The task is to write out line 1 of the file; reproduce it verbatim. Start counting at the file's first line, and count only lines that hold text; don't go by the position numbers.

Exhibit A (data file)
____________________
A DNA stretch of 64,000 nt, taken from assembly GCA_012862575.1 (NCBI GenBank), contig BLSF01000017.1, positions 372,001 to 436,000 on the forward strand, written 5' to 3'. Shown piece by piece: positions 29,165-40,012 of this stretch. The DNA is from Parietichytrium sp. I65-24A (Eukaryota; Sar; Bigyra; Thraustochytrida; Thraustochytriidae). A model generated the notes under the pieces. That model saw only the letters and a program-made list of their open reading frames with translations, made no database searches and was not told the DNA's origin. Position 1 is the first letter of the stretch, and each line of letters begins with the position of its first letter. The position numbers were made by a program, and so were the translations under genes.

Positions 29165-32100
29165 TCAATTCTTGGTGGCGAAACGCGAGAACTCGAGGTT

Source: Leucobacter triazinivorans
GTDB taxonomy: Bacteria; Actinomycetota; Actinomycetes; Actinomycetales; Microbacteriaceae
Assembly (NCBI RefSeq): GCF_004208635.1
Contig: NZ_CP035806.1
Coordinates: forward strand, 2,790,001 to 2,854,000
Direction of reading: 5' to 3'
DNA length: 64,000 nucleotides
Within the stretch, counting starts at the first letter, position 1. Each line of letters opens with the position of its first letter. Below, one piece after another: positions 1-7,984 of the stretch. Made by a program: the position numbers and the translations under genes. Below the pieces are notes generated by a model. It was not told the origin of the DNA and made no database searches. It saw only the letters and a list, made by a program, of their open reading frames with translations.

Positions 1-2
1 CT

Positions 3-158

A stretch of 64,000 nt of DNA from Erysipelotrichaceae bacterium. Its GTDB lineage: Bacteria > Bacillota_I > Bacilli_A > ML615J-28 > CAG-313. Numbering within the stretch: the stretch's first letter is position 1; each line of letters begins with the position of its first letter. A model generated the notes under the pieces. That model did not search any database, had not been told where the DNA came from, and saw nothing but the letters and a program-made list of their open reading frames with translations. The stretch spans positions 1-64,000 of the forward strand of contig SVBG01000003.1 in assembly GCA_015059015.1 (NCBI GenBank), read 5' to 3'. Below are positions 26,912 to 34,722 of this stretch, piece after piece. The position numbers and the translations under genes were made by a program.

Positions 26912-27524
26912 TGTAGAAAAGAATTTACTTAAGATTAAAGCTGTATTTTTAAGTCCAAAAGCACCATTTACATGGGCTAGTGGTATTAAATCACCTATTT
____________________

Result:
A DNA stretch of 64,000 nt, taken from assembly GCA_012862575.1 (NCBI GenBank), contig BLSF01000017.1, positions 372,001 to 436,000 on the forward strand, written 5' to 3'. Shown piece by piece: positions 29,165-40,012 of this stretch. The DNA is from Parietichytrium sp. I65-24A (Eukaryota; Sar; Bigyra; Thraustochytrida; Thraustochytriidae). A model generated the notes under the pieces. That model saw only the letters and a program-made list of their open reading frames with translations, made no database searches and was not told the DNA's origin. Position 1 is the first letter of the stretch, and each line of letters begins with the position of its first letter. The position numbers were made by a program, and so were the translations under genes.